Built on the site of the old Kakuku Army Air Field in the north of Oahu island, the Turtle Bay Resort has operated since the early 1970s, occupying a large 850-acre property with five miles of ocean frontage.
The first 18-hole course to open here was a George Fazio design which subsequently hosted LPGA events and the first edition of the now defunct Seniors Skins Game in 1988, won by Chi-Chi Rodrígues.
The Palmer course appeared twenty years later, designed by Arnie and Ed Seay, and it too hosted a former Champions Tour event, the Turtle Bay Championship, between 2001 and 2008.
The par-72 layout measures 6,225 from the resort tees and it skirts the 100-acre Punaho’olapa marsh, wetlands and bird sanctuary, with water coming into play on nearly every hole during the round.
“Kala,” the signature 17th, is the only hole to actually reach the coastline, doglegging slightly right past a cluster of bunkers to a slightly elevated two-tiered green with a spectacular Pacific Ocean backdrop.
Located on the north coast of the Hawaiian Island of Oahu, Turtle Bay Resort has two 18 hole golf courses integrated into the development- The Fazio course and The Palmer course.
The Fazio Course was the original course at Turtle Bay, opening for play in 1972. It was designed by George Fazio. It has some lovely sea views, and is considered less demanding than it's sister course. It is also more walkable.
The Palmer course was designed by Arnold Palmer and Ed Seay, and opened in 1992, and is definitely a more demanding course. It is regarded as one of the better courses on Oahu.
The front nine is flat and open with water hazards and palm trees- like so many other tropical resort courses
Lack of elevation change makes it hard to see where the water and bunkers encroach into fairways, and this can be disconcerting for the first time visitor.
The back nine cuts through dense tropical jungle until it touches the beach at the famous 17th hole. Framed by heavy vegetation including a forest of ironwoods, these holes have more definition and are more visual, and the hazards are not only seen- but look good! I much prefer the back nine
Notable holes include:
- the par 5 third hole with lake running the left side of the fairway and cutting into the line of play a couple of times
- the par 4 seventh hole with a virtual island green
- the par 4 eleventh hole with water ever present for the length of the hole and on both sides for the approach
- the long par 4 sixteenth hole with water protecting the green
- the famous par 4 seventeenth hole which heads directly to the sea. The fairway is heavily bunkered, and the approach is a minefield of bunkers, and has the beach as a background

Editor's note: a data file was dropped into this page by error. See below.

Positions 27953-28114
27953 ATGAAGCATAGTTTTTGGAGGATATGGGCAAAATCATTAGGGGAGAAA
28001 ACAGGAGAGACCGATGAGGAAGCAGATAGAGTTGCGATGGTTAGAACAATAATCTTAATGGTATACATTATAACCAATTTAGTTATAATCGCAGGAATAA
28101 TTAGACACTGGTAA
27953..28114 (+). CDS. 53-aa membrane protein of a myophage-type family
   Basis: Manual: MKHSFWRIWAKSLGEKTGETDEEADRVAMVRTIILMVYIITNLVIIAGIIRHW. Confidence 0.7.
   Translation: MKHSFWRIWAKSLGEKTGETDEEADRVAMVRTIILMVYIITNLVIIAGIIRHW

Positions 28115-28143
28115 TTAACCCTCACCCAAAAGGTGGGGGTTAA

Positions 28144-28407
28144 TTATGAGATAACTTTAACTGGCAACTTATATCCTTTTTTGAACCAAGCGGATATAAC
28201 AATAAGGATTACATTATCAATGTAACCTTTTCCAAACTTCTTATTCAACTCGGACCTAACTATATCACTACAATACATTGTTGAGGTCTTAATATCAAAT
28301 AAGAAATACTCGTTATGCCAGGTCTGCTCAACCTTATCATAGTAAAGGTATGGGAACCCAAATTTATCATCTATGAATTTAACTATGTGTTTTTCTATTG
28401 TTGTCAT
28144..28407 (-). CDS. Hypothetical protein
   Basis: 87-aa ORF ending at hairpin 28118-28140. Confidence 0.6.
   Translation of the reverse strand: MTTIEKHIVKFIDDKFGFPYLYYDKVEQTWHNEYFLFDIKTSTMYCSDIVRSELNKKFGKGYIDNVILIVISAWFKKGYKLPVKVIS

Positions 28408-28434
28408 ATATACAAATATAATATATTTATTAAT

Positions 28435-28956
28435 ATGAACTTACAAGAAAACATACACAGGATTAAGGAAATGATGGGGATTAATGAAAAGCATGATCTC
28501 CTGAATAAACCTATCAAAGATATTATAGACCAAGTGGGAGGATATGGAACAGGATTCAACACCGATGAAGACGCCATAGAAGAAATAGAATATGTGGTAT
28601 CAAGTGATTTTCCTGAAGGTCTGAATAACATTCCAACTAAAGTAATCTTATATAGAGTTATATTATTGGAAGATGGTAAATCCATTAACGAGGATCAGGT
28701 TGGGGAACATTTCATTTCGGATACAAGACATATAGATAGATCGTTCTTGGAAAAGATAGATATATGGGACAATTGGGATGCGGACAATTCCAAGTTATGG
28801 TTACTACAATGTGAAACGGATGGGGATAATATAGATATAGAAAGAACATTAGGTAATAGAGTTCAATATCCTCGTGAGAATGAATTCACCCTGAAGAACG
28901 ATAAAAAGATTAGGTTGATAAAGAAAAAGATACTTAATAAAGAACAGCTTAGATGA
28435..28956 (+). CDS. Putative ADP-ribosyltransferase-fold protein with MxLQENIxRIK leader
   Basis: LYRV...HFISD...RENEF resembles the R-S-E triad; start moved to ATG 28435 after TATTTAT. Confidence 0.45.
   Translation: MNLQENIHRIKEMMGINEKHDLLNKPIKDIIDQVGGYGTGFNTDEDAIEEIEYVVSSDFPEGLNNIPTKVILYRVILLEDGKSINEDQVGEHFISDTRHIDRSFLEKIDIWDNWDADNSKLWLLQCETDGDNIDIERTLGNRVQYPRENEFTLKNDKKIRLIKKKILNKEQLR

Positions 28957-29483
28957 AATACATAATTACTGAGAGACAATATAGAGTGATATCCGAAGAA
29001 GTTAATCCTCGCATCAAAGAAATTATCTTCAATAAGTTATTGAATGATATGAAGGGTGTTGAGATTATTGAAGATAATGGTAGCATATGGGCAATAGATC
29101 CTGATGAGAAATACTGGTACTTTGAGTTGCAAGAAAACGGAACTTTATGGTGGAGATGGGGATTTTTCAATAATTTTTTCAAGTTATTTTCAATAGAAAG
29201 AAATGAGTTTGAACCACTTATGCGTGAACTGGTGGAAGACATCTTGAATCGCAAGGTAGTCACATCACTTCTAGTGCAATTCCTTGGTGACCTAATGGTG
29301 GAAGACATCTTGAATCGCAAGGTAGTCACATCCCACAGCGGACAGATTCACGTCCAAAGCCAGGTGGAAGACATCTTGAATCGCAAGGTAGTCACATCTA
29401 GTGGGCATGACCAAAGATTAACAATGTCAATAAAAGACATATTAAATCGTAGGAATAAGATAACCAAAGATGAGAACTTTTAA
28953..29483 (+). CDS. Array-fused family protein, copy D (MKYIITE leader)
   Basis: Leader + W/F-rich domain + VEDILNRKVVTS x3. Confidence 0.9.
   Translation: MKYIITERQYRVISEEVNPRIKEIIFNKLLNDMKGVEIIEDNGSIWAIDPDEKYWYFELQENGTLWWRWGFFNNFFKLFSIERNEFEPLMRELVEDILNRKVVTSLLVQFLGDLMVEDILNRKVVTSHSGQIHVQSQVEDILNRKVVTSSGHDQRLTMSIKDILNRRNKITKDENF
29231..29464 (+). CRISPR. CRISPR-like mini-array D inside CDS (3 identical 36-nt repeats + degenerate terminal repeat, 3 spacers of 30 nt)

- the par 5 closing hole with water dominating the second and approach shots
Turtle Bay offers a different type of golfing experience than others on Oahu, and complements the rugged and dramatic layouts like Royal Hawaiian, and Ko'olau- it's a resort type course and features some nice holes on the back nine.
Peter Wood is the founder of The Travelling Golfer – click the link to read his full review.
One would think that getting a course designed and built along the wild and beautiful North Shore of Oahu would be a grand spot for a golf course. The location certainly is but the net outcome for the Arnold Palmer course at Turtle Bay, minus the last three holes, is utterly forgettable.
For whatever reason, the Palmer effort is just a hodgepodge of formulaic resort golf. There's nary anything close to compelling architecture and the course is literally sequestered from the views of the North Shore until you reach the 17th hole.
Superimposing the same type of cookie-cutter holes onto the landscape shows a final effort that's mind-boggling for its lack of real creativity.
Predictably placed bunkers and large non-descript putting surfaces just fail to excite the senses when playing. The closing trio does attempts to pull things forward and the ending certainly helps add a fine way to end the round. Sad to say -- but just too little -- too late.
M. James Ward
The Turtle Bay resort is situated in North Shore that is a famous Mecca for surfers. The resort has two courses, Palmer for advanced players and Fazio for intermediates. Water comes into play on 13 out of 18 holes that makes the course demanding. The bunkering is nice but the landing areas are limited on a lot of holes. The courses measures 7,218 yards, which is long enough to satisfy even pros. The front 9 holes have a Scottish links flavor while the back 9 has many trees and a tropical atmosphere.
The signature hole is par 4 452-yard 17th, a gentle uphill dogleg to the right. You see as many as 10 bunkers as if they were covering up the hole. The beautiful Pacific Ocean spreads out behind the green. The closing 3 holes, with par 4 450-yard 16th and par 5 577-yard 18th are strong and among others are fun challenges.